Rain Dance

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Happy Top 10 Tuesday y’all!!!

Tucson becomes unbearably hot during the summer.  We’ve been lucky so far and have had a pretty mild May.  Suddenly, our weather has changed, however, and the forecast says our days will be 105+ over the next week or so.  There is no relief in sight until our Monsoon season hits to cool things off.  This usually happens in July.

Tucson is also rich in Native American culture, so to embrace the spirit of this desert town, I thought it would be fun to have a rain dance this week with your kiddos.  Perhaps the magic will work, and the monsoon season will come early, too!!!

To start the activity, you will need two items:

(1) A hand drum

HandDrum

This one is available for purchase through Amazon.com.  Click HERE to check it out.

(2) A rain stick

Rainstick

I always like the see through ones for children, because they enable children to see how they work.  Click HERE to go to Amazon.com to see it.

The Activity

This activity is intended for preschool-aged children through early grade school students.  (K-2nd)

Begin by discussing Native American rain dances with your children and show them a couple of Youtube videos of tribes dancing with the hopes of rain.  Here are a couple of links to some good footage:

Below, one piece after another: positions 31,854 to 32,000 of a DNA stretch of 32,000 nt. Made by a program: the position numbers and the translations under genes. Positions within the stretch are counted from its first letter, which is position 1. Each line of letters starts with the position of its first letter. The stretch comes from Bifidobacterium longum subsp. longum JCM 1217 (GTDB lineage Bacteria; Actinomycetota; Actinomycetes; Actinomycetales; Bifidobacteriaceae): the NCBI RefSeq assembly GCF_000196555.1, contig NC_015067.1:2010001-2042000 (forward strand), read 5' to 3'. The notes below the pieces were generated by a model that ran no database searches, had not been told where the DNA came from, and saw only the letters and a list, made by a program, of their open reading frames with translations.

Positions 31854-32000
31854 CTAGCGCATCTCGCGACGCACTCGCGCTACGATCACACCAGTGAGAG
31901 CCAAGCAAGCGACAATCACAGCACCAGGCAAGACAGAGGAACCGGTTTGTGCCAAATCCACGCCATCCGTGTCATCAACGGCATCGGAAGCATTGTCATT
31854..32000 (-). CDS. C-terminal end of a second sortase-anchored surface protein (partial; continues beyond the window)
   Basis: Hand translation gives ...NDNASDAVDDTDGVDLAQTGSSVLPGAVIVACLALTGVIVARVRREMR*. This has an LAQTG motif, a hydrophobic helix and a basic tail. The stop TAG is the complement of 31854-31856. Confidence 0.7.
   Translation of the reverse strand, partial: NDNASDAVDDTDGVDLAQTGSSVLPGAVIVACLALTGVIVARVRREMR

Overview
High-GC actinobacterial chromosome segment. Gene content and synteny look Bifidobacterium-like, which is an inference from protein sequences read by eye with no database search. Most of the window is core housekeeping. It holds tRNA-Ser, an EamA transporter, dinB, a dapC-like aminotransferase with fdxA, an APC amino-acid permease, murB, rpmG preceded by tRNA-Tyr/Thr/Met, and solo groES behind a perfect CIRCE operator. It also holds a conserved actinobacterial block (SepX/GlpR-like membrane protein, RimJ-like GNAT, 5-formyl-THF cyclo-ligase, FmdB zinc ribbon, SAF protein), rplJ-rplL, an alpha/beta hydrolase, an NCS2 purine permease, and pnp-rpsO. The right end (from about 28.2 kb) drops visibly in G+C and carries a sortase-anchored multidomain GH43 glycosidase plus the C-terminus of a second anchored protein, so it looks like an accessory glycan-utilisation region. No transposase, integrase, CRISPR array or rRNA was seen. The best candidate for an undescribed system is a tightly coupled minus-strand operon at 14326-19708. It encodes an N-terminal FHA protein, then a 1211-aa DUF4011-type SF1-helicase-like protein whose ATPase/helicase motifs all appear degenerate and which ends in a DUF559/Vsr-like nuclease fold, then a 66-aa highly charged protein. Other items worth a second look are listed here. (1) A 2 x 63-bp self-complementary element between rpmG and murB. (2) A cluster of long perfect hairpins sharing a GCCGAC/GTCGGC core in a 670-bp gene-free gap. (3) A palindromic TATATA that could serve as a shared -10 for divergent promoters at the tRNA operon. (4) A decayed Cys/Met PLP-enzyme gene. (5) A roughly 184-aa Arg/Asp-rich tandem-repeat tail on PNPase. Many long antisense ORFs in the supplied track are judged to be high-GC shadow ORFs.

(1)  Thunderbird American Indian Festival:  http://www.youtube.com/watch?v=y2e1515l7Tc

(2) High Chaparral 2012: http://www.youtube.com/watch?v=z7BK1KXnuBs

Point out that each of the dances has a strong drum beat in the back ground, chant-like singing and rain sticks.

Before you begin, to really get into the spirit, you can make a Native American head dress with your child.  Here’s a simple one from parentmap.com.

thanksgiving_indian_headdress

You will need construction paper, glue, crayons, a hole punch and string to tie the head-dress on.  Drying time will be necessary, too, so this is a project that should be done prior to your “rain dance” activity.

With head-dress in place, hand over the rain stick to your child.  Explain to them that you will be keeping a beat on the hand drum and singing “repeat after me” wishes for the rain.  Your child should dance with the rain stick, and sing the words back to you.  Here are some examples of some sentences you might sing to your child:

–“We are here today to ask for rain.”

–“Please let this dry spell end”

–“We need rain to grow fruits, vegetables and flowers”

–“We need rain so our gardens will grow”

–“Please send some rain down to Earth”

You can continue on until your child has had enough and has learned something in the process!

 

I hope you have enjoyed this week’s Top 10 Tuesday activity!  Next week, I will be on a camping trip and will have limited computer access.  So please check back here in two weeks for the next Top 10 Tuesday activity.  I do have an Archive of previous activities.  Please click HERE to view them and perhaps try one of these activities with your child next week.  For a complete list of the Top 10 Tuesday musical instruments under $40 that will help promote music education at home, click HERE  Until we meet again….play on!

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